Batik: Toothpaste/lotion mixture & Crayon resist
Traditional batik was brought to Africa in the 19th century by English and Dutch traders traveling from Indonesia before stopping in Africa. Many African tribes, including the Yoruba from Nigeria, Wolof and Soninke from Senegal, and Bamana from Mali, started to experiment with their own designs using mud, cassava starch and rice paste instead of wax to resist the
For our own batik examples, we used a novel combination of white toothpaste mixed with lotion in about equal quantities. You can use any type of lotion: petroleum or plant based. One option is to make a drawing on a piece of paper underneath and then trace with the mixture in a squeeze bottle over the top on the fabric, or you can freely apply, which is what I did.
I made a Greek keys design since I’m half Greek. After you let the mixture dry for about two days, you can apply the fabric dye (or acrylic paint thinned with water) in any manner you choose. I noticed that the dye bled through the fabric to the newspaper underneath, so I used that under a new sheet of fabric and dotted the dye back up into the design with my finger.
You can rinse out the dye after it has dried on any of the samples if you wish, but you have to rinse the toothpaste mixture one in cold water to remove the paste. Then hang to dry. With the crayon resist, you can iron it under a newspaper to remove the wax after dyeing.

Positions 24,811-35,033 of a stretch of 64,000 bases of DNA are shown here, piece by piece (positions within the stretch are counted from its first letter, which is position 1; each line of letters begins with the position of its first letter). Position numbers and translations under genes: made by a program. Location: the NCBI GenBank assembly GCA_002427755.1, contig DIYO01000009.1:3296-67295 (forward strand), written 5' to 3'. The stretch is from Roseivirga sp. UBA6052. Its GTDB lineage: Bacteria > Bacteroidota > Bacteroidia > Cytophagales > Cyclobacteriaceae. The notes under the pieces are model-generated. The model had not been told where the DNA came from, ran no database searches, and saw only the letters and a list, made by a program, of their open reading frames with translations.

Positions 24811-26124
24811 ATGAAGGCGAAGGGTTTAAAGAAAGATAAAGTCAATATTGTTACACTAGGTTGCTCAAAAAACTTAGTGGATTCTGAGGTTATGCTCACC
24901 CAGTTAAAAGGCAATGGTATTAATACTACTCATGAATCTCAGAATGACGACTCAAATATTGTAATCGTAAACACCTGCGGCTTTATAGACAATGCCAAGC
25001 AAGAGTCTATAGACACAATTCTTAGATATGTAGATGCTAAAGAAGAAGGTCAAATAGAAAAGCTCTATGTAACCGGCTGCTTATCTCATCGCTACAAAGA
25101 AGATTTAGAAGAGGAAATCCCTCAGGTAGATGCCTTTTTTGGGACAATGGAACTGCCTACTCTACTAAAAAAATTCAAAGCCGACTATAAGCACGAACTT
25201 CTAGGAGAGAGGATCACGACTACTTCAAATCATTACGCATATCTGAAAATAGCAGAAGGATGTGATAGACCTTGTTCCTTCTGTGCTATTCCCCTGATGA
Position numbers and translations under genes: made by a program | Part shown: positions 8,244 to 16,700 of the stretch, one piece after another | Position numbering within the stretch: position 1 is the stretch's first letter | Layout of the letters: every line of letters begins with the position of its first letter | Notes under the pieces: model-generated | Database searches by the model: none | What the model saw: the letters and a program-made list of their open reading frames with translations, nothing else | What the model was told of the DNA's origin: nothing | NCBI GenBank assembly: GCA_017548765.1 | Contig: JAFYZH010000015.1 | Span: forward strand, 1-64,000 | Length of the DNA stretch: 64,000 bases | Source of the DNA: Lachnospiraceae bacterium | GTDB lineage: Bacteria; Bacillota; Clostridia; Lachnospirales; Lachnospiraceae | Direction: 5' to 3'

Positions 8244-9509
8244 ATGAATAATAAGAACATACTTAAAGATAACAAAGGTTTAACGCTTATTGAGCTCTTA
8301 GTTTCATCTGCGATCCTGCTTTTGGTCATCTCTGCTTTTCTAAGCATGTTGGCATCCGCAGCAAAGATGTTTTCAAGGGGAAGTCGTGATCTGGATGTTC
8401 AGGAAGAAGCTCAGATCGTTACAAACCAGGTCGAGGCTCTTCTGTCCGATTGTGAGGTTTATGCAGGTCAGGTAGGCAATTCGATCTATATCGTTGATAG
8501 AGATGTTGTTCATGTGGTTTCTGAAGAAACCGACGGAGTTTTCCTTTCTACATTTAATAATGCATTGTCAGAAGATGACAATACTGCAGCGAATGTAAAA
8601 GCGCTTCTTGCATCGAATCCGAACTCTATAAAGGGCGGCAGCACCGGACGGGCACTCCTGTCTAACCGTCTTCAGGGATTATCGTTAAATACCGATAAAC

Wet & Dry Felting
Wet felting is created through a process using wool roving from sheep. I layered the felt by pulling bits apart and placing in a composition. Each layer goes on top at a 90 degree angle and you can use about 4-5 layers, that way you don’t have holes in your felted object.
Then you place in a plastic bag and spray with a mixture of natural soap like olive oil and warm water because it has low suds. After sealing, we used a bamboo sushi roller under the plastic bag containing the wet felt, rolled up and agitating the bag for around 20 minutes, turning the bag every so often and re-rolling. Allow to dry at least overnight. This is a safe process for kids.
Dry needle felting is made by stabbing layers of roving with a felting needle around size 38. The puncturing process holds the layers together as a type of felt that tends to be a bit hairier than wet felting, in more ways than one.
This isn’t a very safe technique for kids younger than middle school for sure, and probably mainly for those who are advanced, because you end up nicking your fingers if you’re not paying attention.
The letter P in the image below was made in a tiny cookie cutter and was probably the hardest to wrangle.
Finger knitting can be done on one or multiple fingers, in this case, we used four. I used to do this as a kid and remember making a purse. You start by making a slipknot for the one finger method, taking the yarn back around your finger and bringing the lower one up over the higher one and off and repeating. The four finger method is easier to watch than explain in words.
For our class, we’re donating the scarves we made to Mark Twain Elementary here in Iowa City as part of community arts.
1Kitenge Store. (2018). Retrieved from https://kitengestore.com/traditional-batik-making-ghana-west-africa.